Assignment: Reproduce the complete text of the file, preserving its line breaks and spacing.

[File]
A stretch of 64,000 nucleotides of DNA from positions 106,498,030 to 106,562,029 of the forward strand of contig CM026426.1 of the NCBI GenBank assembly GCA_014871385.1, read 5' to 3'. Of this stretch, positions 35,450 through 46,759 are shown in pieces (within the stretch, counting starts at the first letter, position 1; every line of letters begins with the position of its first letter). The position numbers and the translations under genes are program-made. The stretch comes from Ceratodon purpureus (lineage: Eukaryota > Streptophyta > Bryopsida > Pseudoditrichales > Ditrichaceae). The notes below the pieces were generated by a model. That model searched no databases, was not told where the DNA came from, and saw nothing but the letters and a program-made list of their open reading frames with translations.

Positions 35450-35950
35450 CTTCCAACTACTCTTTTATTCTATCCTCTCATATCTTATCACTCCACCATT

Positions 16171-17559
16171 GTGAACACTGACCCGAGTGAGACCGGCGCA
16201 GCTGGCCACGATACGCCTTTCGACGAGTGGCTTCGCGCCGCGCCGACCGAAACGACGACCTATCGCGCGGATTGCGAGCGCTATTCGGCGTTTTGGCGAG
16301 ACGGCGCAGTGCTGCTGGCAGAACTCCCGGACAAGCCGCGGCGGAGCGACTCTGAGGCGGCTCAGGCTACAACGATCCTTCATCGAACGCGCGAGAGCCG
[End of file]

A stretch of 64,000 nucleotides of DNA from positions 106,498,030 to 106,562,029 of the forward strand of contig CM026426.1 of the NCBI GenBank assembly GCA_014871385.1, read 5' to 3'. Of this stretch, positions 35,450 through 46,759 are shown in pieces (within the stretch, counting starts at the first letter, position 1; every line of letters begins with the position of its first letter). The position numbers and the translations under genes are program-made. The stretch comes from Ceratodon purpureus (lineage: Eukaryota > Streptophyta > Bryopsida > Pseudoditrichales > Ditrichaceae). The notes below the pieces were generated by a model. That model searched no databases, was not told where the DNA came from, and saw nothing but the letters and a program-made list of their open reading frames with translations.

Positions 35450-35950
35450 CTTCCAACTACTCTTTTATTCTATCCTCTCATATCTTATCACTCCACCATT

Positions 16171-17559
16171 GTGAACACTGACCCGAGTGAGACCGGCGCA
16201 GCTGGCCACGATACGCCTTTCGACGAGTGGCTTCGCGCCGCGCCGACCGAAACGACGACCTATCGCGCGGATTGCGAGCGCTATTCGGCGTTTTGGCGAG
16301 ACGGCGCAGTGCTGCTGGCAGAACTCCCGGACAAGCCGCGGCGGAGCGACTCTGAGGCGGCTCAGGCTACAACGATCCTTCATCGAACGCGCGAGAGCCG